HNF-1β is a tissue-specific transcription factor that is expressed in the kidney and other epithelial organs. Humans with mutations in HNF-1β develop kidney cysts, and HNF-1β regulates the transcription of several cystic disease genes. However, the complete spectrum of HNF-1β-regulated genes and pathways is not known. Here, using chromatin immunoprecipitation/next generation sequencing and gene expression profiling, we identified 1545 protein-coding genes that are directly regulated by HNF-1β in murine kidney epithelial cells. Pathway analysis predicted that HNF-1β regulates cholesterol metabolism. Expression of dominant negative mutant HNF-1β or kidney-specific inactivation of HNF-1β decreased the expression of genes that are essential for cholesterol synthesis, including sterol regulatory element binding factor 2 (Srebf2) and 3-hydroxy-3-methylglutaryl-CoA reductase (Hmgcr). HNF-1β mutant cells also expressed lower levels of cholesterol biosynthetic intermediates and had a lower rate of cholesterol synthesis than control cells. Additionally, depletion of cholesterol in the culturemediummitigated the inhibitory effects ofmutant HNF-1β on the proteins encoded by Srebf2 andHmgcr, andHNF-1β directly controlled the renal epithelial expression of proprotein convertase subtilisin-like kexin type 9, a key regulator of cholesterol uptake. These findings reveal a novel role of HNF-1β in a transcriptional network that regulates intrarenal cholesterol metabolism.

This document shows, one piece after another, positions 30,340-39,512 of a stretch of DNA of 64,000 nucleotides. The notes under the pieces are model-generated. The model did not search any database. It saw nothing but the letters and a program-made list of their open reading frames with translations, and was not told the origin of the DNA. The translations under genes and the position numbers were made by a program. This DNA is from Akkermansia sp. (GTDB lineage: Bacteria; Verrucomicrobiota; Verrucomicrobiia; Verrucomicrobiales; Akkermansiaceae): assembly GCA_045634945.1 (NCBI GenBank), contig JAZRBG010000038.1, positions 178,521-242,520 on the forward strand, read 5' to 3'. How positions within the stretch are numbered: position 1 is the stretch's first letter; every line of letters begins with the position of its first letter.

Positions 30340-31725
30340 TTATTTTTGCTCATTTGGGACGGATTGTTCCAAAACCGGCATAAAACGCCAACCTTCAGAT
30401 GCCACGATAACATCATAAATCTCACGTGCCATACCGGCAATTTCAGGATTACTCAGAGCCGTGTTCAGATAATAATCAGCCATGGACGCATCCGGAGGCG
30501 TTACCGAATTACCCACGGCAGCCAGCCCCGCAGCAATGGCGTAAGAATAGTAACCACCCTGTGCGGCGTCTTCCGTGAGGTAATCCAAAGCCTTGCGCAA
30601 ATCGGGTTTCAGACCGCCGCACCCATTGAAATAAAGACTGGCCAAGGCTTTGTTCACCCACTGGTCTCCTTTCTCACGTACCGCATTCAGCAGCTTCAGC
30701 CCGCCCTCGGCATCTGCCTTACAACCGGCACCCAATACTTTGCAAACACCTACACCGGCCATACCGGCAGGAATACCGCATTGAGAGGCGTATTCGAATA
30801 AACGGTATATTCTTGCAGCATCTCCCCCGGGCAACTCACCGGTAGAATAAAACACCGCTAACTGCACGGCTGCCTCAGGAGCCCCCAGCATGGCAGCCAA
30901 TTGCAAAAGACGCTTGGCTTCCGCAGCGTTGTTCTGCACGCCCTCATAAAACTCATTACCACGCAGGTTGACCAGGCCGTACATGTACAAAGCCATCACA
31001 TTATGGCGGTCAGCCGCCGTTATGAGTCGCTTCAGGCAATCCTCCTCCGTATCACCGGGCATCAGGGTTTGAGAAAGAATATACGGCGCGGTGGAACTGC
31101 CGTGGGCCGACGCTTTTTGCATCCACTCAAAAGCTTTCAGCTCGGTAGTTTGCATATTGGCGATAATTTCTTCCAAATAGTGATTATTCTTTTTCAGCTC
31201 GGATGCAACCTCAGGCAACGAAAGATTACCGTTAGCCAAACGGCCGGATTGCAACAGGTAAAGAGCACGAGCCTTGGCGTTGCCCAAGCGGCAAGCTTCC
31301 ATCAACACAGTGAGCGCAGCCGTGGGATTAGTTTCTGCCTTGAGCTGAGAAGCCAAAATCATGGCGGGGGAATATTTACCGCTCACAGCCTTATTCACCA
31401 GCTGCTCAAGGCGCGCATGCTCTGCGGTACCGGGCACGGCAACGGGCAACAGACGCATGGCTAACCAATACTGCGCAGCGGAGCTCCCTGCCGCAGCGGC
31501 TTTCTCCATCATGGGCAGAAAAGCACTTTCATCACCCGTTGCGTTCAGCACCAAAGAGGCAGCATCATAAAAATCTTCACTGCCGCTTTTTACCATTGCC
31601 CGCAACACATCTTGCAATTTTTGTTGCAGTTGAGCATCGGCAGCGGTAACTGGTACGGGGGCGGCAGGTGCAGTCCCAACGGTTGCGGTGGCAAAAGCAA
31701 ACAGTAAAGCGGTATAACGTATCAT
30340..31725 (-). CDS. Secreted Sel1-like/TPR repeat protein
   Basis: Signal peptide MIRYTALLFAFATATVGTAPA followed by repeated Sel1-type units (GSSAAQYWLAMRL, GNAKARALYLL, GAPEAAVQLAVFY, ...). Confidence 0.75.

Bibliographical noteFunding Information:
We thankPatriciaCobo-Stark and SachinHajarnis for expert technical assistance, Zhendong Ma for assistance with chromatin immunoprecipitation sequencing, and Jeffery McDonald for assistance with liquid chromatography-Tandemmass spectrometry.We also thank Jay Horton and David Russell for helpful discussions. This work was supported by National Institutes of Health (NIH) Grant R37DK042921 (to P.I.) and University of Texas Southwestern O'Brien Kidney Research Core Center NIH Grant P30DK079328. K.A. and L.N. were supported by NIH Training Grant T32DK007257. M.P. was supported by Fondation pour la recherche m?dicale (FRM), European Community's Seventh Framework Programmme FP7/2009 Agreement 241955 (SYSCILIA), and Agence Nationale pour le Recherche. R.D.-B. is an Early Career Scientist of the Howard Hughes Medical Institute and was supported by NIH Grant HL20948.